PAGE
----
As leaders for the United Auto Workers gather in Detroit for their Special Convention on Collective Bargaining to work out the negotiating stance for this year's new labor agreements with the Detroit 3 automakers, what they most want to do is figure out how to eliminate the two-tier wage scale. However, the lower Tier 2 wage has allowed the domestic automakers to reduce their labor costs, hire more workers, and compete better with their import competition. As it stands, per-hour labor rates including benefits are $58 at General Motors, $57 at Ford, and $48 at Fiat-Chrysler – a reflection of FCA's much greater number of Tier 2 workers.

The Center for Automotive Research released a study of labor rates (including benefits) that put numbers to what the imports pay: Mercedes-Benz pays the most, at an average of $65 per hour, Volkswagen pays the least, at $38 per hour, and BMW is just a hair above that at $39 per hour. Among the Detroit competitors, Honda workers earn an average of $49 per hour, at Toyota it's $48 per hour, Nissan is $42 per hour, and Hyundai-Kia pays $41 per hour. The lower import wages are aided by their greater use of temporary workers compared to the domestics. Automotive News says the ten-dollar gap between those foreign camakers and the domestics turns out to about an extra $250 per car in labor, which adds up quickly when you're pumping out many millions of cars.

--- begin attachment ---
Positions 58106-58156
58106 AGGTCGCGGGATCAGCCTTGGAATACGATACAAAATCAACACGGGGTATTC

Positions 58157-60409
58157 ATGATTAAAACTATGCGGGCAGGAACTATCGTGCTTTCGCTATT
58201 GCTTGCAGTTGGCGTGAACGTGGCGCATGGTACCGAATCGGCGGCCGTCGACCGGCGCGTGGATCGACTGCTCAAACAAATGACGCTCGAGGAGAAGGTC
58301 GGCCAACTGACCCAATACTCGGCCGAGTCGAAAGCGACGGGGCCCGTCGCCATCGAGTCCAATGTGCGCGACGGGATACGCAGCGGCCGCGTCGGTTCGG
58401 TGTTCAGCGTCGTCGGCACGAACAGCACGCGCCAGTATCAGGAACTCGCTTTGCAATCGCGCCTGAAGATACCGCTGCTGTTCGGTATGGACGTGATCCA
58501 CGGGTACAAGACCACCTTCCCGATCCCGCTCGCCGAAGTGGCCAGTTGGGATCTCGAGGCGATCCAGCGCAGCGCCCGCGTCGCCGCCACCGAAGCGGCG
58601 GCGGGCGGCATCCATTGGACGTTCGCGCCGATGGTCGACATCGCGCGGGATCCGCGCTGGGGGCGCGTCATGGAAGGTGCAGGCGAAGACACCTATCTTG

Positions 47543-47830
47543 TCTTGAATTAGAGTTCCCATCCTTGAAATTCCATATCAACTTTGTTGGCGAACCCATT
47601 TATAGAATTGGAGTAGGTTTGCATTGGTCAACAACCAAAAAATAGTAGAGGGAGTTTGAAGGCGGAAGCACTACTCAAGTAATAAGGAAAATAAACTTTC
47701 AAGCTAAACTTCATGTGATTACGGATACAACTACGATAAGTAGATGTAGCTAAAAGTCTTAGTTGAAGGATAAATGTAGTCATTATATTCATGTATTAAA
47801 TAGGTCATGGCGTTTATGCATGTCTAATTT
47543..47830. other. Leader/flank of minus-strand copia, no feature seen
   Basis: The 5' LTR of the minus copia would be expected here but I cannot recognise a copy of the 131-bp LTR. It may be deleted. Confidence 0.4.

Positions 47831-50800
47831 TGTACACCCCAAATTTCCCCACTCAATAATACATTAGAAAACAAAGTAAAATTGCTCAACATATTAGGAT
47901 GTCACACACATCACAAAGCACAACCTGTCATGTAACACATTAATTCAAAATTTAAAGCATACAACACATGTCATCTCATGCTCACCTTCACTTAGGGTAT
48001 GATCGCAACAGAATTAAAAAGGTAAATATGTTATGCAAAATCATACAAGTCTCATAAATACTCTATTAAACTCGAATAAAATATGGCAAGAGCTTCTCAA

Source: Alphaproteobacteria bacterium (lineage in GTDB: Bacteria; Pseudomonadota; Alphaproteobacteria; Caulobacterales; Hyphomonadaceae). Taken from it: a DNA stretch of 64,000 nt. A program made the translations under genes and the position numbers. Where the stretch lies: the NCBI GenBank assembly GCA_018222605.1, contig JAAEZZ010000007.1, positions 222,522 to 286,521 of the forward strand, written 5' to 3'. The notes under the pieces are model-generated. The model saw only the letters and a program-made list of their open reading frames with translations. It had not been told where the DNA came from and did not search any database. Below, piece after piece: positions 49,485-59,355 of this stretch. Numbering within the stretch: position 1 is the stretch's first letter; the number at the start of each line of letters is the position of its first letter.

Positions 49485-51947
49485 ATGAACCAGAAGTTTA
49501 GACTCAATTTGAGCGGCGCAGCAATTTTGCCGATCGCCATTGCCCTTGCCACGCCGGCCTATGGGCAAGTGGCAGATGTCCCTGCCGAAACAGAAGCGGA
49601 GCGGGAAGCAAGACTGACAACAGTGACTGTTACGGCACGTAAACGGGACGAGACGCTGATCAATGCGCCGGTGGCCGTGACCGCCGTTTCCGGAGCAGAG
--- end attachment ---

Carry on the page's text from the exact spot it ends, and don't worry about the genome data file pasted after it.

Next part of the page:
That $250-per-car number is one that, come negotiating time, the Detroit 3 will want to reduce, as the UAW is trying to raise both Tier 1 and Tier 2 wages. Another wrinkle is that the domestic carmakers are considering the wide adoption of a third wage level lower than Tier 2. Some workers who do minor tasks like assembling parts trays kits and battery packs already make less than Tier 2, but the UAW will be quite wary about cementing yet another wage scale at the bottom of the system while it's trying to fight a bigger battle at the top.

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